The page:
Russia and U.S. Have Yet to See the Worst

Russia and the U.S. are once more at odds due to the strikes in Syria lead by the U.S. This latest event shows just how quickly ties between the two old Cold War foes have fallen apart.

Russian markets, however, don’t seem too worried about the latest risk, even as the threat rises for more U.S. sanctions in the future. Although many officials have quickly proclaimed that the worst is over, there is still plenty of room to worry.

Decision-makers in both Moscow and Washington look to have given up any hope for relations improving among the two nations. Russia is preparing its retaliation due to the latest sanctions, of which Washington said would not be the last. Add the possibility of the U.S. pulling out from the Iran nuclear deal, and Middle East tensions will only rise.

Investors might hope Russian President Vladimir Putin will seek a lull before the World Cup in Russia this summer. However, it is unlikely that geopolitics will play along.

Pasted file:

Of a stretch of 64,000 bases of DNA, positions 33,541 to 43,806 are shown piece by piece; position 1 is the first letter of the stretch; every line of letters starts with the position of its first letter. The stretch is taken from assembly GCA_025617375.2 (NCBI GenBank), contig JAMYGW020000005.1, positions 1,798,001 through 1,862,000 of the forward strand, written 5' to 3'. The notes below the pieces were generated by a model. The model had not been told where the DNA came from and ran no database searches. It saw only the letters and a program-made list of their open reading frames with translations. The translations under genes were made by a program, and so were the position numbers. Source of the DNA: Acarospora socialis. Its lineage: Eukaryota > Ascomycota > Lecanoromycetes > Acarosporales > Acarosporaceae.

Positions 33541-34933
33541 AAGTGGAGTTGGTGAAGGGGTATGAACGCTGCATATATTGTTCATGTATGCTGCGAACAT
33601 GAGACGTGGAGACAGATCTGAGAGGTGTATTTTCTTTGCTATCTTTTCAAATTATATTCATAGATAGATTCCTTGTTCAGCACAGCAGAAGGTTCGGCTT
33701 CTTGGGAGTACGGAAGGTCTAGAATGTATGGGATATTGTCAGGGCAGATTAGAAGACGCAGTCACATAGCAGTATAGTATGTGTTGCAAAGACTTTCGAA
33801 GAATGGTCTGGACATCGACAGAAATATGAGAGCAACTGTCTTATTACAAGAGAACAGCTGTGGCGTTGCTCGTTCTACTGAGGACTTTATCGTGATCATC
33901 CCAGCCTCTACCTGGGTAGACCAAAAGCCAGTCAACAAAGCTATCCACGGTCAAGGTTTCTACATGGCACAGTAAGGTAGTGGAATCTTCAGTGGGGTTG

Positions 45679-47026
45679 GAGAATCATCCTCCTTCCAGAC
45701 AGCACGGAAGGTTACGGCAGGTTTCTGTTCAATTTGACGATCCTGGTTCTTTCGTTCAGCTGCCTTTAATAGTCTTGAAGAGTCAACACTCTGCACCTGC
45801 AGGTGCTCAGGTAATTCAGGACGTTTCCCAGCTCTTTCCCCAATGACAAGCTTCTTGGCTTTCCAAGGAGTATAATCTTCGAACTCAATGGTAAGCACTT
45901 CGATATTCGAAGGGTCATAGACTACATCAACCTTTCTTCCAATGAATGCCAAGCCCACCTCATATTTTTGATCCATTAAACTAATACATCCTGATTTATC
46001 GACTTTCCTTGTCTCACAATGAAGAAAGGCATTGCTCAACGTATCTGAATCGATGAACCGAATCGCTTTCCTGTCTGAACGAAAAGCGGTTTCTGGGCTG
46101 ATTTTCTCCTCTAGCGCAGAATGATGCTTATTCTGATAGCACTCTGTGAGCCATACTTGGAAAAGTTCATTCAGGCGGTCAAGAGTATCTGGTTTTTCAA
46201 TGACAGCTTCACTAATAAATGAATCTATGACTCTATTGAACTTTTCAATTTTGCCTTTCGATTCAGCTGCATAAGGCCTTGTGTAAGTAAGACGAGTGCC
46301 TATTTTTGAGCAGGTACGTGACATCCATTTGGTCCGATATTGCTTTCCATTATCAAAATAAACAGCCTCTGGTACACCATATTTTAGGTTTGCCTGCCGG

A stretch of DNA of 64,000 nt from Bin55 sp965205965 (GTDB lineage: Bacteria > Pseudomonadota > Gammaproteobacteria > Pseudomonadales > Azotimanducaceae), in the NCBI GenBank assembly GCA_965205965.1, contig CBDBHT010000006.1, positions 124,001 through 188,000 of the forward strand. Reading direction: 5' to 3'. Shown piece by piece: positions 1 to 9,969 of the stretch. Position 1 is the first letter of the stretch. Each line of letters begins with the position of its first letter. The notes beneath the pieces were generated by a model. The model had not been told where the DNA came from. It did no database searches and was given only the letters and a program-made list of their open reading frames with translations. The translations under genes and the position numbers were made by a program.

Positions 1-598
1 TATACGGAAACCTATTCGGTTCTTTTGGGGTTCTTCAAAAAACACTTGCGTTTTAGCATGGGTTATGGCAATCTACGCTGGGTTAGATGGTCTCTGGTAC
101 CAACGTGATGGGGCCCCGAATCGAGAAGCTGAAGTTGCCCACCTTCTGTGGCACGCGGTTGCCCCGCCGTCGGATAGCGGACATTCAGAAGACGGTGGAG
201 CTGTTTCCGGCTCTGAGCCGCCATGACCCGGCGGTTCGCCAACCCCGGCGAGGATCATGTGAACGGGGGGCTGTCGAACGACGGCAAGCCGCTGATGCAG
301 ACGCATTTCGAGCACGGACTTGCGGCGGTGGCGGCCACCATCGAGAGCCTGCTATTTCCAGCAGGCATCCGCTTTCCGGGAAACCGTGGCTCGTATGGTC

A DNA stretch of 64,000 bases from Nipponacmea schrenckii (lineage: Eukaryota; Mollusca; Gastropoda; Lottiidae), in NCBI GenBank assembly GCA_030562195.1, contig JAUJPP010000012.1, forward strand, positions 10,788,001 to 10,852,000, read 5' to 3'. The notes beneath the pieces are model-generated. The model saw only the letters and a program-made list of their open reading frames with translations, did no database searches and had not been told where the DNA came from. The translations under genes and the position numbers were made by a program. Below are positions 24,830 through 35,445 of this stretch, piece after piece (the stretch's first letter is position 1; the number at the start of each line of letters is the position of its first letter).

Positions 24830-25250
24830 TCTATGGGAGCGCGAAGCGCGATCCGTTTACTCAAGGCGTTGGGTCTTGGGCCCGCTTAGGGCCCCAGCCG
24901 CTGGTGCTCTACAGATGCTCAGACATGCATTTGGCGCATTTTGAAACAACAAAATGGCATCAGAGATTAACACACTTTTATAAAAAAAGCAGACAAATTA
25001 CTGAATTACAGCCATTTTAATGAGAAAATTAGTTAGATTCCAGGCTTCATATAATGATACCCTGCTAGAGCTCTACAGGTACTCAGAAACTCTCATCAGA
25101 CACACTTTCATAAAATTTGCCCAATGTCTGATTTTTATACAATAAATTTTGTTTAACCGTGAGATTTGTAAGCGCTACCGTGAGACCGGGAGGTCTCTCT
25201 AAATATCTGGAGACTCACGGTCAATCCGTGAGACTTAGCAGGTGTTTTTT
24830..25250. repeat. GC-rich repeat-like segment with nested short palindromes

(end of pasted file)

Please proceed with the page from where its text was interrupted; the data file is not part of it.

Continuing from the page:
The Latest Updates of World Discourse: Featuring Russia, U.S., Germany, Syria, and North Korea

On Sunday the 15th, President Trump asked a judge not to show evidence of his private lawyer to his own Justice Department. The evidence was seized in an FBI raid last week. This event came after former FBI director James Comey called Trump morally unfit to be POTUS. The ousted director of the FBI stated it wouldn’t surprise him if Moscow had incriminating information about President Trump.

Germany’s choice of leaving France and the U.K. and joining the U.S. in hitting Syria could be rooted in the country’s postwar aversion to the use of military force. This doesn’t, however, help Chancellor Angela Merkel with her troubled relations with the U.S. President. According to reports, the Chancellor is having a tough time trying to gain the ear of Trump. This situation leaves one of the United State’s most loyal allies sidelined.

In pressing Kim Jong Un to give up North Korea’s nuclear arsenal during their meeting, President Trump will be asking them to give up more than fifty year’s labor. Three generations of Kims have without fail, felt that the bomb was their best bet on survival. This decision hasn’t changed despite decades full of sanctions, negotiations, and even threats of war; it is unlikely that this will change.